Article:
|Professor James Taylor profiled on the eScienceCommons blog|
|Published Date: 2009-10-20|
Bug splatter study is data driven
The next time you take a road trip, think before you clean the bug splatter off your car. Those insect remains may actually be more interesting than your vacation photos.
It turns out that your car is a sampling device for understanding the biodiversity of all the places youve been, says James Taylor, a computational biologist at Emory.
Genome Research recently published a paper by Taylor and collaborators that applied advanced DNA sequencing techniques that are traditionally used on microbial samples to look at insect biodiversity. We were curious whether these techniques would work for more complex organisms, Taylor says.
To collect genetic material for the study they used the bumper and windshield of a moving vehicle. Two samples were collected: on a drive from Pennsylvania to Connecticut, and on a trip from Maine to New Brunswick, Canada.
We found that there is a huge amount of insect diversity, but what was really surprising was to see the enormous amount of novel sequence, Taylor says. Its indicative of how poorly we have sampled the whole tree of life in genome research so far. Theres an enormous amount of species out there.
Taylor is a co-developer of Galaxy, an open-source software system for analyzing genetic data. The Galaxy developers recently refined the system, creating the Galaxy metagenomic pipeline that allows a research team to integrate all of the data, analyses and workflows of a study, and then publish this material as a live online supplement.
The bug splatter paper served as the first test of the metagenomic pipeline. I believe that this study is one of the most transparent and reproducible bioinformatics papers ever, Taylor says. Anyone can go online, follow links and see every step of our analysis and exactly what parameters were used. And they can take our data and do their own analysis of other questions.
No computational experience is required to use the free Galaxy system, Taylor says. All of science is becoming computationally intensive, so tools like this are needed to improve transparency.
DNA sequencing technology is getting cheaper, opening more doors for research by small investigators, and Taylor is focused on serving this niche.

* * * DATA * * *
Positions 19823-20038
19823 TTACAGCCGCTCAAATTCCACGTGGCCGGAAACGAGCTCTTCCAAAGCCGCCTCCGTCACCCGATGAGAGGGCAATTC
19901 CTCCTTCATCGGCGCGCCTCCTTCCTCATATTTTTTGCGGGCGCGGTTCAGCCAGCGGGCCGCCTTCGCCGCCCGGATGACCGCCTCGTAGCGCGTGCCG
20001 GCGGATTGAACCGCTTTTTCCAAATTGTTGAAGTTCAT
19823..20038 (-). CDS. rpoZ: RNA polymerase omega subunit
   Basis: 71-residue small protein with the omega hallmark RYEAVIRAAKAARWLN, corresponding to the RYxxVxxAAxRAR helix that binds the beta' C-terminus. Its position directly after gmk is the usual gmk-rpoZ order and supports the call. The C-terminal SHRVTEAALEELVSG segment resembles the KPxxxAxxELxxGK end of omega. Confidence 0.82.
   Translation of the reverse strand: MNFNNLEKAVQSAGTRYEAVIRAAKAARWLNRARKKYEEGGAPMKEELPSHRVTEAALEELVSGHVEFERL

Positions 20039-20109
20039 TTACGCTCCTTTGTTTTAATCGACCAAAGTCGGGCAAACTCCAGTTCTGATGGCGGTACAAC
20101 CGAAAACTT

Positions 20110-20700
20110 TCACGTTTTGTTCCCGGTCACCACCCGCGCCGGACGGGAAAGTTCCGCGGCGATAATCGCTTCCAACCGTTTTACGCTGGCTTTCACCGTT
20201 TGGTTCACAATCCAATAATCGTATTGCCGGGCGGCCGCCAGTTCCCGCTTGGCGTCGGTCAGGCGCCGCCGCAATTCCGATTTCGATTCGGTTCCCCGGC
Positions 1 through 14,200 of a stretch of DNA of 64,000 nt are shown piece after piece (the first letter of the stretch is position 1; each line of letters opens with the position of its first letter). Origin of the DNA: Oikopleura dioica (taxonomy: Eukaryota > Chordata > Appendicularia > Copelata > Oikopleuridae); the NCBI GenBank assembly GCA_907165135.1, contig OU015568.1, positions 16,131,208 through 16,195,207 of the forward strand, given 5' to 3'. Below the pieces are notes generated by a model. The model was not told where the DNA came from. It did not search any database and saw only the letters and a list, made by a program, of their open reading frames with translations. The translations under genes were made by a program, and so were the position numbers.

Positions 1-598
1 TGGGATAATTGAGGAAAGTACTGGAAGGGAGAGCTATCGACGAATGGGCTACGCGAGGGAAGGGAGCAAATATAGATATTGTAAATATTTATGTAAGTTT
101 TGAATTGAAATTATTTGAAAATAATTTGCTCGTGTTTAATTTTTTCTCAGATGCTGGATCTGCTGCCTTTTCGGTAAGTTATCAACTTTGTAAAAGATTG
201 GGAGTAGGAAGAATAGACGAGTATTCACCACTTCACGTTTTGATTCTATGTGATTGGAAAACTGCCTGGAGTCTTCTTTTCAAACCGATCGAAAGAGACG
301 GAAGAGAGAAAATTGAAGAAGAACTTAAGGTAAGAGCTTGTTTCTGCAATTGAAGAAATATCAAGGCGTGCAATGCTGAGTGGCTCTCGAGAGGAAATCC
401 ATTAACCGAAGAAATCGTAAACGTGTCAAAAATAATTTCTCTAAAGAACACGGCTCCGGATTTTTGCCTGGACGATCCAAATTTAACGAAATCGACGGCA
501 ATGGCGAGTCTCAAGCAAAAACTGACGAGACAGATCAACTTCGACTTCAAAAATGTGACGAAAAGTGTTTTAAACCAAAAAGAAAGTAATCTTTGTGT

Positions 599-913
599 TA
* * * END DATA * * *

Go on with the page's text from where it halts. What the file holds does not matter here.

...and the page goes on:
Nowadays, you can have a crazy idea like studying bug splatter and without a lot of money or work, you can go out and do it just to see whats there, he says.
|Li Xiong receives Woodrow Wilson Career Enhancement Fellowship|
|Published Date: 2009-09-01|
The department congratulates Dr. Li Xiong for receiving a Career Enhancement Fellowship from the Woodrow Wilson National Fellowship Foundation. This prestigious fellowship is awarded nationally to 20 junior faculty members each year in the social and natural sciences and the humanities. The award provides a year of leave to Dr. Xiong to work on her project, which focuses on private and confidential information sharing in distributed healthcare information systems.
|Professor Ron Gould profiled on the eScienceCommons blog|
|Published Date: 2009-08-18|
Math's in your cards, so deal with it
A 17th-century French gambler helped spark the modern theory of probability, says Ron Gould, author of the newly published "Mathematics in Games, Sports and Gambling: The Games People Play."
The textbook, based on Gould's popular freshmen seminar by the same name, reveals elementary probability theory and discrete mathematics through card tricks, dice rolling, baseball and other sports and games.
The aim is to help students develop a more logical, questioning approach to solving problems. "And, I hope they have a good time," adds Gould, a Goodrich C. White Professor of Mathematics who has taught at Emory for 30 years.
|Evans/Hall Speaker Announced!|
|Published Date: 2009-04-28|
The Department of Mathematics and Computer Science is pleased to announce the 15th annual Evans/Hall Lecture and Award Ceremony on Tuesday, April 28 from 4-5pm in E208, Mathematics and Science Center, with Reception following. Our speaker this year will be Jeff Brock of Brown University.
The Evans/Hall Lecture honors graduate and undergraduate students in the department and recognizes outstanding student accomplishments via the Trevor Evans Award, Deborah Jackson Award, Marshall Hall Award, and Departmental Awards.